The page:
Exciting Asian books to look out for in 2014
Exciting Asian books to look out for in 2014
15 January 2014
Asia House Bagri Foundation Festival of Literature director Adrienne Loftus Parkins gives us a preview of the new and exciting Asian books coming out in 2014.
This year promises to be a good one for fiction about Asia and Asians.
Fiction Asian books to look out for in 2014
We will start the year with the January publication of Prajwal Parajuly’s first novel Land Where I Flee. Prajwal earned the reputation of being “the next big thing” from India when his compilation of short stories, The Gurkha’s Daughter, was published last year. As the youngest Indian to be signed to a two-book deal by a UK publisher, we are expecting big things from his novel, a family story set in Sikkim.
Looking at February, we’re excited about The Last Word, written by the winner of the 2011 Asia House Award for Literature, Hanif Kureishi. This book is already generating controversy because of its close resemblance to the story revealed in Patrick French’s biography of VS Naipaul. We will hear what Kureishi has to say about this when he opens the Asia House Bagri Foundation Festival of Literature on 6 May.
Also in February, a much-awaited sixth novel from award-winning Pakistani author Kamila Shamsie will be hitting the bookshelves. I’ve not yet seen a proof of A God in Every Stone, but understand it is an epic that travels across the globe to tell a story of friendship, injustice and betrayal.
In March, award-winning Chinese American author Yiyun Li’s novel of changing values in China, Kinder than Solitude, is something we are eagerly awaiting. Don’t miss her visit to Asia House on 2 April.
Three fantastic writers who have appeared at Asia House will be returning during our Festival to preview their books, all of which will be published in the summer.
Noontide Toll is Romesh Gunesekera’s book of linked stories set in Sri Lanka as the country moves forward after nearly three decades of conflict. One of Granta’s 2013 Best Young British Novelists Xiaolu Guo unravels the story of Chinese lovers separated by the Jasmine Revolution in I Am China.
Award-winning author and The Times literary critic Neel Mukherjee asks: “How do we imagine our place amongst others in the world?” in his powerful and emotional second novel, The Lives of Other People. Be the first to get a glimpse of these exciting books at the Festival.
Korean fiction will be making its mark on the UK this year too. Asia House will be taking part in the British Council/London Book Fair initiative, Korea Market Focus in April, when a delegation of Korean novelists, writers and poets will be coming to London. Korean literature is unique and rich, but until now, difficult for us to access in English. To solve this problem, UK publisher Dalkey Archive Press will be publishing 25 Korean literary works in English by September, including novels by some of Korea’s best- selling authors.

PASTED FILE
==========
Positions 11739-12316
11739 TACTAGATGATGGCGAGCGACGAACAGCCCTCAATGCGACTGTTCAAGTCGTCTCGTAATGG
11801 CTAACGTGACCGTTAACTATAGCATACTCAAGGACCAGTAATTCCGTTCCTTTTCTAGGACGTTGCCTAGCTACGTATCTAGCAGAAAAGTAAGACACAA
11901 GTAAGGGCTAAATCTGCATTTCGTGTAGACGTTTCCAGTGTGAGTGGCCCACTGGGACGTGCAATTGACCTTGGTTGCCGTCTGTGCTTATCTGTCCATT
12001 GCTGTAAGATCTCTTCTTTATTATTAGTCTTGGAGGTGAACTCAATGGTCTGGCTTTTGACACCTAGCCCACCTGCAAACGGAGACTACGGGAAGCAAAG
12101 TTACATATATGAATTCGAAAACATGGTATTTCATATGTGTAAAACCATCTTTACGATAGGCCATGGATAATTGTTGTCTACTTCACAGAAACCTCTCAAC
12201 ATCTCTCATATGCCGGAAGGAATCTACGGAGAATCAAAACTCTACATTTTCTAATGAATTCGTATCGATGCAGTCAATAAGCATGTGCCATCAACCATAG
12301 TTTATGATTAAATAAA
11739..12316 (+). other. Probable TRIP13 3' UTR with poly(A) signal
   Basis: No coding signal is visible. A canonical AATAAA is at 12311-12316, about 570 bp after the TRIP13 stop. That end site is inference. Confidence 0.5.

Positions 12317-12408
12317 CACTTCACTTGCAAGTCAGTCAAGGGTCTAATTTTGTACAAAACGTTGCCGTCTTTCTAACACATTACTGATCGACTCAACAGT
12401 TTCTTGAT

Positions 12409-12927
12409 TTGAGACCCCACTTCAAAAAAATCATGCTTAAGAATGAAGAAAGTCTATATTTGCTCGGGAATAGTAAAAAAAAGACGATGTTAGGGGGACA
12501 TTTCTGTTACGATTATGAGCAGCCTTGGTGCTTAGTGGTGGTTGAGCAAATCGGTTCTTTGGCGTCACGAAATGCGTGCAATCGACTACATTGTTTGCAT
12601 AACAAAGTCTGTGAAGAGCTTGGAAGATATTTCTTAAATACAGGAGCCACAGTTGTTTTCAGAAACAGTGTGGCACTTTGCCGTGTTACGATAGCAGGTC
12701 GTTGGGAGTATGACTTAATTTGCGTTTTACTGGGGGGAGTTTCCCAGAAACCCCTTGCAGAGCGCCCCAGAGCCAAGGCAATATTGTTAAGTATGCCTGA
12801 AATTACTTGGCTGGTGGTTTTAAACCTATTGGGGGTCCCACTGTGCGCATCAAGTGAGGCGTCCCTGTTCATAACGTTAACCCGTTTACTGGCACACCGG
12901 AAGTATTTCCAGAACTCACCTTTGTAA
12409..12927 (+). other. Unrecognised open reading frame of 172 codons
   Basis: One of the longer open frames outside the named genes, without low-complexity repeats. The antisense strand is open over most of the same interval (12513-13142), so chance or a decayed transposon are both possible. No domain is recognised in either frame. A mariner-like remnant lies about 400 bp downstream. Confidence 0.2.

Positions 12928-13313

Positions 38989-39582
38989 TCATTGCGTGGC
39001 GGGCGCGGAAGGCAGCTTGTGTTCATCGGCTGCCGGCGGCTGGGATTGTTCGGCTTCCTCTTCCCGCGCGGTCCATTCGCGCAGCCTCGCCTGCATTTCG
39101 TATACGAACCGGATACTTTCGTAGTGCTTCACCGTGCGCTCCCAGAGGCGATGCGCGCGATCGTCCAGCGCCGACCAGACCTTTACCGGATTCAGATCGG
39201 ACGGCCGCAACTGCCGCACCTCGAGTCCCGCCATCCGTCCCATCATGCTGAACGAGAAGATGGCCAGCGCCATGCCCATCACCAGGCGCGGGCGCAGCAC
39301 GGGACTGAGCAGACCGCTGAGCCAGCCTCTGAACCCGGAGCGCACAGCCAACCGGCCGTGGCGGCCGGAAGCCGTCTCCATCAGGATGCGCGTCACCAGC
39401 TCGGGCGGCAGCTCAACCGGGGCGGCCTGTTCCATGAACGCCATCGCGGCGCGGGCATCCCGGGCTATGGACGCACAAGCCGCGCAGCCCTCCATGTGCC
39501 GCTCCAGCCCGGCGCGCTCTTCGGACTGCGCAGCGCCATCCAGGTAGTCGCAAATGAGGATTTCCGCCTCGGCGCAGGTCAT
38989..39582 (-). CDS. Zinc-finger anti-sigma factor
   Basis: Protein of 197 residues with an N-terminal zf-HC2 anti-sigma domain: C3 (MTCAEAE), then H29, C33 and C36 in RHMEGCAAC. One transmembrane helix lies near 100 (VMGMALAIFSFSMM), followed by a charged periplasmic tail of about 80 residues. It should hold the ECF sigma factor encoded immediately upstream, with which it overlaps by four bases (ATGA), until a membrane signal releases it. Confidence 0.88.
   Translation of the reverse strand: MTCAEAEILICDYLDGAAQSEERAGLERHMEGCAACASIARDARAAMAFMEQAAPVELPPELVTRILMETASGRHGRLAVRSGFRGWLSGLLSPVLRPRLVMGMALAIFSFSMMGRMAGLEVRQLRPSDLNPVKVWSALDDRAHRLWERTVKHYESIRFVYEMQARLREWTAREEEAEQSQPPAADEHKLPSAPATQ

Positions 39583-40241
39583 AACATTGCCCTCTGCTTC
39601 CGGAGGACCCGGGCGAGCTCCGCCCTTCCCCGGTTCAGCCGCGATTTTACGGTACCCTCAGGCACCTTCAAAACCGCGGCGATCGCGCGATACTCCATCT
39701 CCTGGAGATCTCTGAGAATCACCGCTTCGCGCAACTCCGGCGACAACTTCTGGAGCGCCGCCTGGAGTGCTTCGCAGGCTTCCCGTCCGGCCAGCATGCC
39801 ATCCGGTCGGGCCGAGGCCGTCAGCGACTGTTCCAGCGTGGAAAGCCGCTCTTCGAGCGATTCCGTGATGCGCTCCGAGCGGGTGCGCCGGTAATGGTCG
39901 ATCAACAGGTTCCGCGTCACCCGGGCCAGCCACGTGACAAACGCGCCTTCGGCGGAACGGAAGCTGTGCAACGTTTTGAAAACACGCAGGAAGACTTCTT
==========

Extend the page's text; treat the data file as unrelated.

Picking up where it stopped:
Non-fiction Asian books to look out for in 2014
The non-fiction world of 2014 will be largely focused on commemorating the start of WWI with a great many histories bombarding us throughout the year. Look for a series of e-books being published by Penguin Australia in the Autumn with works by Jonathan Fenby, Paul French and others writing about aspects of China during the Great War. India’s contribution to WWI will be examined in The Indian Army on the Western Front by historian George Morton-Jack, published by Cambridge Military Histories in June.
Looking towards South Asia, in January the acclaimed author and historian, John Keay will be launching the first ever history of the subcontinent as a whole – Midnight’s Descendants: A History of South Asia since Partition.
Commonwealth Prize winner Rana Dasgupta publishes his first non-fiction book, Capital: A Portrait of Twenty-First Century Delhi, in March.
The world’s biggest democracy will be going to the polls in 2014 in the largest democratic election ever to be held. Dr Mukulika Banerjee of LSE examines India’s democracy in Why India Votes – a timely and fascinating look at the motivations of ordinary voters, the electoral process and the voter’s role within the Indian democracy.
“Tiger Mother” Amy Chua returns in February with a study of what makes some Asian ethnic groups successful in The Triple Package, written in collaboration with Jed Rubenfeld.
Other books we recommend looking for this year are:
Decoded by Mai Jia – February
Mr Seddon’s Map of China by Timothy Brook – February
The River’s Song by Singaporean author Suchen Christine Lim – April
No Country by Indian author Kalyan Ray – May
North Korea: State of Paranoia by Paul French – March
Ten Cities That Made Empire by Tristam Hunt – March
Will China Dominate the 21st Century? by Jonathan Fenby – March
Packing Up by Brigid Keenan – April
The Last Yakuza by Jake Adelstein – April
The Benares Cookbook by Michelin star chef Atul Kochhar – April
Baghdad City of Peace – Justin Marozzi – June
Memoirs by Nobel Prize laureate Amartya Sen – July
Many of these authors will be at Asia House in the coming months to discuss their books.
Watch our programme for these events and for the programme of the Asia House Bagri Foundation Festival of Literature, available in March.
You can book a pre-Festival event on April 2 here.